However, the artificial photosynthesis that is currently being used to produce solar fuels is not the most efficient method, due to it being in an immature state. As more research is done, efficiency will increase and the price will decrease, and with the abundance of resources available it is still feasible and could be a very profitable industry.
A global project to overcome challenges
There are many companies all over the world working on strategies other than artificial photosynthesis to drive the production of solar fuel.
Joule Unlimited is developing E.coli bacteria as means of a catalyst and this technology is expected to become available for commercial use in 2017. SOLAR-JET , based in Europe, recently demonstrated the first ever conversion of solar energy to jet fuel, or kerosene, although their technology is not yet running at a high-efficiency rate. Other contributors from Europe are European Science Foundation’s EuroSolarFuels programme and SOLARH2. The largest single national investment in solar fuel projects has been by the Dutch government working with six Dutch universities. The €25 million project is set up to build a partnership with the existing industry and to develop new business structures.
Korea opened the Korean Centre for Artificial Photosynthesis (KCAP) in 2009 at Sogang University and has since partnered with steel company, POSCO, to undertake joint research on the commercialization of artificial photosynthesis. In addition to this, early 2015 saw the announcement that Japan would spend ¥45 billion on hydrogen stations for Tokyo ; this effort to reduce the nation’s reliance on nuclear power may result in further investment in solar hydrogen. Additionally, the Japanese government recently sponsored the World Premier International Research Center Initiative where each multidisciplinary research areas receive around ¥1.4 billion per year for a period of 10 to 15 years; some of this research relates to artificial photosynthesis. There is also an ongoing artificial photosynthesis research at Toyota and Honda.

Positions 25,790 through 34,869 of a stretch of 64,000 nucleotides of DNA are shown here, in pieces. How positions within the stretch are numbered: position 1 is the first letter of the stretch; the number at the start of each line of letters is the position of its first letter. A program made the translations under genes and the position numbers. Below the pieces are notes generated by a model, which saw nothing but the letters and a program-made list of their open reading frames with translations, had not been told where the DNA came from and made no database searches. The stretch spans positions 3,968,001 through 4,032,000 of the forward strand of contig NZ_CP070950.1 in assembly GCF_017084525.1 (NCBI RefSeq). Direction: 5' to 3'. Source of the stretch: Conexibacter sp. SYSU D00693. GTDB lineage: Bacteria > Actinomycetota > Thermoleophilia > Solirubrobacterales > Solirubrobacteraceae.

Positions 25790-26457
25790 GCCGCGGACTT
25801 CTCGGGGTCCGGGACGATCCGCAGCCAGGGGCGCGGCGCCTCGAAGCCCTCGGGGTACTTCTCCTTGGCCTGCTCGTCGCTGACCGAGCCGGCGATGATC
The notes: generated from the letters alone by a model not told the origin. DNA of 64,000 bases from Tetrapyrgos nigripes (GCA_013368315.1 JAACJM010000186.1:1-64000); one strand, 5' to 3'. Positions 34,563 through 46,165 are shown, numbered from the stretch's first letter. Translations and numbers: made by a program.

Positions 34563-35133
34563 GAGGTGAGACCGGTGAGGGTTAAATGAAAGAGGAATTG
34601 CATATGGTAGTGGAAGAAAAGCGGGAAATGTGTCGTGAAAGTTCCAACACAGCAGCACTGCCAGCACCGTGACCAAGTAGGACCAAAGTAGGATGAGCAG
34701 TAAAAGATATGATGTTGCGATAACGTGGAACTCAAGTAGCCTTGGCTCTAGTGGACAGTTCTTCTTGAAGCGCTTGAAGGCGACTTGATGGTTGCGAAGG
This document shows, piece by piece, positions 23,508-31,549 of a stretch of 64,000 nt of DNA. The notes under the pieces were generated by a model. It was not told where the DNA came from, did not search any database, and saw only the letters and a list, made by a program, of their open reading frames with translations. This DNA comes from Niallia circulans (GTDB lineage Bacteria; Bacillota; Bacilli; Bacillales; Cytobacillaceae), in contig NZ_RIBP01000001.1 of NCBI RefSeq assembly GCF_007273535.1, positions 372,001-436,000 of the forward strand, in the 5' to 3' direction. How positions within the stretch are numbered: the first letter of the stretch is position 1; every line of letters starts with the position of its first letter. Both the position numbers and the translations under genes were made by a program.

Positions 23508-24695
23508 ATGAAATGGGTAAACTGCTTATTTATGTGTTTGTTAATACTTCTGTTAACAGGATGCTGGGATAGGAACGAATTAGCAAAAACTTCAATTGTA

Australia, one of the world’s leaders in solar research, is also looking at liquefaction of solar energy with two large hubs at Monash University in Melbourne and the Australian National University in Canberra. Proposals have been made for a global project on artificial photosynthesis like the Human Genome Project or the Apollo Project.
Need for policy and dividends
Paragraph 123 of the Addis Ababa Action Agenda and Paragraph 70 of the Post-2015 Development Agenda Outcome Document call for the establishment of a technology facilitation mechanism, to be launched at the UN Summit for the adoption of the Post-2015 Development Agenda in order to support the sustainable development goals.
The mechanism was to comprise:
It is proposed that a Global project on Artificial Photosynthesis, including solar fuels, solar food and fertilizer would be a valuable contribution to this initiative in terms of fulfilling the SDGs.
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SOURCE: World Economic Forum